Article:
6.6 Claris Dynamic Markup Language

6.6 Claris Dynamic Markup Language

The Claris Dynamic Markup Language (CDML) is the basis for many of the CGI calls to Web Companion. There are additional commands in CDML that perform conditional actions, email from the browser, and replace the CDML elements with common HTML elements and attributes. The command set for CDML is limited and it is a proprietary language. The XML produced with the command set is sufficient to submit and retrieve field contents from a database. XML can be used with XSL, JavaScript, or other processing methods to format the results.

CDML is similar to a mail merge formatted page within a word processor. As Web Companion CGI encounters the proprietary language, it returns the information in the fields. XML processing by Web Companion is more like an export of the field contents with an export of the metadata about the fields. The raw data needs further processing but has more options for processing. Both methods use similar commands for the actions to interact with the database. XML and CDML requests cannot be mixed on the same page, but both XML and CDML may be used in the same web site.

The most notable difference between CDML and XML calls to Web Companion is the -format parameter. In CDML, this value is used to go to the next web page to display the results. In XML, the -format parameter is used to specify the schema to return the results. It is the diverse usage of the -format parameter that prevents CDML and XML from being displayed on the same page.

The intent of this section is not to teach you how to use CDML. The similarities may be made apparent as XML Stylesheet Language (XSL) is discussed in Chapter 7. You can download the "CDML Reference" and "CDML Tool" documents from FileMaker, Inc. at http://www.filemaker.com/downloads/. These are also available when you install FileMaker Pro Unlimited or FileMaker Developer. There are many other resources for learning CDML. These resources are listed in Appendix B.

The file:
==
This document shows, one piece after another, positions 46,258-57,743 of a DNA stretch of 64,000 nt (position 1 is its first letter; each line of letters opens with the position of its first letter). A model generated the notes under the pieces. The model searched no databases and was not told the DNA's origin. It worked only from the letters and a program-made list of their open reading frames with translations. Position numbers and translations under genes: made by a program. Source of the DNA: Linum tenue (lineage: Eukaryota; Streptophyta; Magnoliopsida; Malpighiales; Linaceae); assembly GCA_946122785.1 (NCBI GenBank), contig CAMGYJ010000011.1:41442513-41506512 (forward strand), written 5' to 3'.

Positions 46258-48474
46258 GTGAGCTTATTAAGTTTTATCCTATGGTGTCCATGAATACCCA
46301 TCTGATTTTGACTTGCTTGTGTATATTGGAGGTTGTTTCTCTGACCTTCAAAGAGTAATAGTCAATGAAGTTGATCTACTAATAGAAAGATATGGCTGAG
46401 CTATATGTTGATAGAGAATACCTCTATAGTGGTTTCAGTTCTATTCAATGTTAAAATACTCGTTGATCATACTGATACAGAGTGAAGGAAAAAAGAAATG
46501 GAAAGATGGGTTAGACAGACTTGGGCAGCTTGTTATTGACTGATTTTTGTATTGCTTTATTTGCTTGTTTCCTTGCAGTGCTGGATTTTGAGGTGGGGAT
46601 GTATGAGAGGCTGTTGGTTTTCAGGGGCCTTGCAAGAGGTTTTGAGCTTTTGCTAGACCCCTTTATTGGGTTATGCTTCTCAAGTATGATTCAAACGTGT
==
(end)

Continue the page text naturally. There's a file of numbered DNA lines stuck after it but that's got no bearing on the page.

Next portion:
6.61 Languages Related to HTML


A subset of XHMTL that is used by many "smart phones" in Japan is called i-mode. The subset uses the same elements, but the content design should be altered to accommodate the small display. NTT DoCoMo, Inc., http://www.nttdocomo.com/home.html (click on i-mode), recommends displaying only 8 full-width Japanese characters (or 16 half-width characters). The screen displays approximately six lines at a time. A limited graphic can be used in the .gif format with a maximum size of 94 x 72 pixels. The elements that may be used when writing for i-mode are:

<!– –>



(root element)


(header information: title, base)


(title of the document)


(base URL)


(main content)


(text block)


(heading text)






(preformatted text)


(quoted text)






(horizontal rule)


(definition list)


(unordered list: li)


(ordered list: li)


(list item)


(form submission)


(text, hidden, submit, password types)


(selection list: option)


(option for selection list)


(multiline text field)

The command set is limited and input is accomplished with fields and selection lists only. There are no <table> elements, and frames are not allowed. There are no text formatting elements or script calls. The design of the content is meant for small devices, so each page should only have 2 to 5 Kb of data, including graphics.